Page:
A roundup of some of the most popular but completely untrue stories and visuals of the week. None of these are legit, even though they were shared widely on social media. The Associated Press checked them out. Here are the facts:
Social media posts misconstrue Biden’s joke about selling ‘state secrets’
CLAIM: A video shows President Joe Biden openly admitting to selling state secrets.
THE FACTS: Biden was making a joke at the outset of a roundtable with India’s prime minister. The video clip circulating on social media cuts off Biden’s remarks just before he makes it clear it was in jest. The official White House transcript of the comments and a longer version of the video shows the president immediately said he was only “kidding.” But many are sharing the truncated clip of Biden seated at a long table with Indian Prime Minister Narendra Modi and prominent business leaders at the White House for a roundtable event. “I started off without you, and I sold a lot of state secrets and a lot of very important things that we shared,” Biden says in the video as Modi and others are seated around him, smiling and laughing. Other social media users even included a screenshot showing part of the official White House transcript of the Friday event. “Joe Biden’s brain is going and he’s literally admitting his crimes out loud,” wrote U.S. Rep. Marjorie Taylor Greene, a Georgia Republican, in a widely shared tweet that included the 15-second video. But the clip and screenshot omit Biden’s very next sentence. “Now, all kidding aside,” he said, according to the transcript and a longer video of the remarks posted on the White House’s YouTube page. “We’re teaming up to design and develop new technologies that are going to transform the lives of our people around the world.” Spokespersons for the White House declined to comment, but an AP reporter who attended Friday’s roundtable confirmed Biden made the joke at the beginning of the event as the president and his guests were already seated at the table and reporters were beginning to file into the room. Nick Dyer, a spokesperson for Greene, argued Biden shouldn’t be joking when he’s been accused of “the crime he’s ‘joking’ about.” Greene and other House Republicans have been touting an internal FBI document containing an unverified allegation of Biden and a foreign national “relating to the exchange of money for policy decisions.” But Ian Sams, a spokesperson for the Biden administration, dismissed the claims as a “fact-free wild goose chase,” noting the Justice Department, under former President Donald Trump, looked into the allegation and deemed it “not credible.” Meanwhile Trump, who is among the Republican candidates for president next year, has been charged with mishandling classified information, including sharing confidential military attack plans to a writer and others at his New Jersey golf resort in 2021.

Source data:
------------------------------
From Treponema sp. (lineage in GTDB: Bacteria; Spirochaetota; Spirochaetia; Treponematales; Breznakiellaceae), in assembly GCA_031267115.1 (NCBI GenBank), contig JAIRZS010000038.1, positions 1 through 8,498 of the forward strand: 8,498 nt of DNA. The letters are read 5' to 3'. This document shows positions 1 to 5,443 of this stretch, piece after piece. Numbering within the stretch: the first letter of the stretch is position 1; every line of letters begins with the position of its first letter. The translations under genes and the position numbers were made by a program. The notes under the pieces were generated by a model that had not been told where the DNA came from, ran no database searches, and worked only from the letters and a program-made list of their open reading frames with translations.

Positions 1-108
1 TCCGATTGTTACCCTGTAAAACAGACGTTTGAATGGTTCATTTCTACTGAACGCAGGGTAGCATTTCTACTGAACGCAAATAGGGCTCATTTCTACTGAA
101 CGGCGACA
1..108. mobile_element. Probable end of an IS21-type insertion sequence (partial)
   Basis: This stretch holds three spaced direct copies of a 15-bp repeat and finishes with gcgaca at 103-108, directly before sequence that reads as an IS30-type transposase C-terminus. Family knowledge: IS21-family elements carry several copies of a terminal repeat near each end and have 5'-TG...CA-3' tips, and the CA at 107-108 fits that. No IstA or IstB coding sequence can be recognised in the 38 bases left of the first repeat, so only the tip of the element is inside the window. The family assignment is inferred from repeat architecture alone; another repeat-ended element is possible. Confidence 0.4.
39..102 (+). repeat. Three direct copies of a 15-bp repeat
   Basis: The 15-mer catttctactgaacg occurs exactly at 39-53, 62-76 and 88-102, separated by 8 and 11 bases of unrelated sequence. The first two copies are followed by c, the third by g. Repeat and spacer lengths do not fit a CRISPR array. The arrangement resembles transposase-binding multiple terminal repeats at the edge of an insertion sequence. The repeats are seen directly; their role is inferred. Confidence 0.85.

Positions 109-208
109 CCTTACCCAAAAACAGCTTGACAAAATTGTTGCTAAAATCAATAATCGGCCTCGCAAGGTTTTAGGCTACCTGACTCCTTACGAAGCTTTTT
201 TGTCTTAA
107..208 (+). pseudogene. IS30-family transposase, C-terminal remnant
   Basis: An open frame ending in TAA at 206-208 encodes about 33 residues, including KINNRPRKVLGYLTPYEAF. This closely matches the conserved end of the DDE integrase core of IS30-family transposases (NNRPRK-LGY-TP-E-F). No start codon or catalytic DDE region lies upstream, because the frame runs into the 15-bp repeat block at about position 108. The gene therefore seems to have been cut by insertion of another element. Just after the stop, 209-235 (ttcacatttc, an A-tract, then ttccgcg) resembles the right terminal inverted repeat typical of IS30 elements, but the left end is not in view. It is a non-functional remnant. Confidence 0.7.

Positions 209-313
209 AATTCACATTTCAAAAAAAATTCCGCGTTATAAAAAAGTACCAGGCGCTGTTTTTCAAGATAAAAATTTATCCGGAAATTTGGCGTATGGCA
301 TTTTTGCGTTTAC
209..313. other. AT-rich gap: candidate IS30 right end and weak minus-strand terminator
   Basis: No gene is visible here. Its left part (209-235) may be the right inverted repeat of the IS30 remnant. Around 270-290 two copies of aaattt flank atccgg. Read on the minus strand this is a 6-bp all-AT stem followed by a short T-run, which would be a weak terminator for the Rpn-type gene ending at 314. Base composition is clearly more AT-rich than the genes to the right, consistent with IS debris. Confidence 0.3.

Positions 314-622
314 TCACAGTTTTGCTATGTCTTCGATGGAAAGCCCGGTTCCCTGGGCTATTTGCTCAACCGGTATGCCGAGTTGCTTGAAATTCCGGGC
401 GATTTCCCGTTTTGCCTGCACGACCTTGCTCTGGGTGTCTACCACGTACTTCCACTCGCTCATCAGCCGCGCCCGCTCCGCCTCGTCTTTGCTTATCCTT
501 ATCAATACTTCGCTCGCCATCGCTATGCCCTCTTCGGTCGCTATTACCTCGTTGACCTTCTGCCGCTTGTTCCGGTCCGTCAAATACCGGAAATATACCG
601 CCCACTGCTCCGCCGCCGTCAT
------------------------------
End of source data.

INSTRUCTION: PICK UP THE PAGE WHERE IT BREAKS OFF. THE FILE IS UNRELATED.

— Associated Press writer Philip Marcelo in New York contributed this report.
A Bill Gates-tied mosquito project is not responsible for recent US malaria cases
CLAIM: Rare malaria cases reported in Florida and Texas recently were caused by a disease-control initiative backed by Bill Gates that involved releasing genetically modified mosquitoes in the U.S.